Shingle quality and shingle treatments (for example with preservatives or with protection against photoxidation) are important life factors as well. Wood shingles are installed on roofs with a slope of 6" in 12" for best performance but may be on a slope as low as 4/12.
Wood shingle nails need to be long enough to penetrate 1/2" (3/4" for the UBC) into the roof wood decking or nailing boards. The diamond-shaped nail tip itself has no holding power, just the roofing nail shank. So if you see shingle nails protruding through a plywood roof deck, that is not an error.
Nail specifications for wood shingles may vary by wood species; using western red cedar as an example, nails are to be corrosion resistant hot dipped galvanized, stainless steel, aluminum, or copper. In dry climates, good quality electrogalvanized staples, conforming to ASTM A641, are satisfactory according to the Cedar Shake and Shingle Bureau, but from our field experience we prefer nails.
Do not use blued steel or copper fasteners with cedar shakes or cedar shingles.
Wood shingle nailing pattern: in most applications only two nails are used per shingle, in order to permit movement without splitting as the shingle expands and contracts during changes in its moisture level. Keep nails about 3/4" to 1" (1" is for the U.B. Code), away from the side edges of the shingles and 1 1/2" (2" for UBC) above the butt line of the following course.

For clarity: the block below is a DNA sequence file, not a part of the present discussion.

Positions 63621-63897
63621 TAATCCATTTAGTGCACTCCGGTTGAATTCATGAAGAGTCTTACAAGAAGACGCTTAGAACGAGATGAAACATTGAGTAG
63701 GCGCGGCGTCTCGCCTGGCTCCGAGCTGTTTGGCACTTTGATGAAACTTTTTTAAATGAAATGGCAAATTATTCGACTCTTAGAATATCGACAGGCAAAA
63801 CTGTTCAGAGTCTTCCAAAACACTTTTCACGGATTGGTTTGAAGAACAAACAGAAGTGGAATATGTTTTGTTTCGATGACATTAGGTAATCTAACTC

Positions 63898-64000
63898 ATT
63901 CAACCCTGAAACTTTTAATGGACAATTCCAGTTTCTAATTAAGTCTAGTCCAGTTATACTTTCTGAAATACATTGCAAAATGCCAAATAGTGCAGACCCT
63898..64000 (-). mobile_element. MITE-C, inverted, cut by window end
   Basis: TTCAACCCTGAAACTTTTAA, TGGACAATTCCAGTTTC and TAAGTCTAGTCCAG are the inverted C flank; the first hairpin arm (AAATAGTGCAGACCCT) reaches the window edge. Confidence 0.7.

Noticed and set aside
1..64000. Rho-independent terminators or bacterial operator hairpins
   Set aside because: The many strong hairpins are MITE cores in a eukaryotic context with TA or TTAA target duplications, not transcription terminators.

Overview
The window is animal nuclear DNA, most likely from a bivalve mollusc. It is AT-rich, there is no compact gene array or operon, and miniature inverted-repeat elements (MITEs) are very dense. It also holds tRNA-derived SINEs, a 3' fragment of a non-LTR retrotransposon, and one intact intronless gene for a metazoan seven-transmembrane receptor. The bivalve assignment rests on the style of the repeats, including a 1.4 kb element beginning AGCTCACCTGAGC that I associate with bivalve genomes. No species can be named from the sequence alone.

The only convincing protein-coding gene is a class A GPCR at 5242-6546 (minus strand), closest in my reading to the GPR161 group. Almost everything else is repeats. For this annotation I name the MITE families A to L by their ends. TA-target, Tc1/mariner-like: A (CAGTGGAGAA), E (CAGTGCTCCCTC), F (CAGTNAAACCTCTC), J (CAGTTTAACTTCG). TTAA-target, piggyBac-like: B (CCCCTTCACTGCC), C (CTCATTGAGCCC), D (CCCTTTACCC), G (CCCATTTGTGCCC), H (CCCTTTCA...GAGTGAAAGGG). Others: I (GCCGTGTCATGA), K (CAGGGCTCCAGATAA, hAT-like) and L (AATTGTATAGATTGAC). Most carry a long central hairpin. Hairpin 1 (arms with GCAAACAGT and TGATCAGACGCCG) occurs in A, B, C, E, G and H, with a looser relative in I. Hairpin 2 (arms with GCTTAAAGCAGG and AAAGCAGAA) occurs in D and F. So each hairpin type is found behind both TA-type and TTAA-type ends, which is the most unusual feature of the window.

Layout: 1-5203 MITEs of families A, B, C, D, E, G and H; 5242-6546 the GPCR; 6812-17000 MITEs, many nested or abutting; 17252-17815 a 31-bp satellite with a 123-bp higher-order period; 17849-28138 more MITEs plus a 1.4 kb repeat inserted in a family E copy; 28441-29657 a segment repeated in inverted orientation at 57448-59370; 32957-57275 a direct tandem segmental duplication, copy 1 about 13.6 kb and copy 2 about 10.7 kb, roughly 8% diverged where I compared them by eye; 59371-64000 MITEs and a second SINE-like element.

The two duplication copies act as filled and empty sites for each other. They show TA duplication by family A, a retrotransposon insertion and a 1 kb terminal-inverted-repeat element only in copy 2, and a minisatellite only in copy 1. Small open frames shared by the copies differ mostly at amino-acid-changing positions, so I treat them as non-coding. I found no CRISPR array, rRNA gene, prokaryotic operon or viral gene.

According to the Cedar Shake and Shingle Bureau, fasteners should be driven flush with the shake or shingle top surface, but no so deeply that the head crushes the wood.
For added details about proper wood shingle or wood shake roof installation, perhaps the most authoritative source of wood shingle and wood shake information is from the Western Red Cedar Shingle & Shake Bureau (now the Cedar and Shake Shingle Bureau, since not only western red cedar is used for roof shingles).
Eaves Flashing Details for Wood Shingle & Shake Roofs
Wood Shingle & Shake Nailing Guidelines
Continuing from from Best Practices Guide to Residential Construction:
Fastener Specifications for Wood Shingle & Shake Roofs: Nails, Staples
Wood Shingle Installation Specifications
Wood Shake Roof Installation Specifications: Felt Interlay or Felt Underlayment
Details for installing wood shake roofs are at WOOD ROOF SHAKES INSTALLATION.
Details about felt underlayment requirements and wood shingle or shake course interlayment are provided at WOOD ROOF SHEATHING, UNDERLAYMENT.
See "Fabricating and Installing Side-Lap Roof Shingles
in Eastern Pennsylvania", James Houston & John N. Fugelso.
In order to restore some of
Pennsylvania’s historic buildings,
the authors are recovering a lost
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Frequently Asked Questions (FAQs) about how to install wood roof shingles or shakes
Questions & answers or comments about wood shingle and wood shake roofs: installation, inspection, troubleshooting, maintenance, & replacement.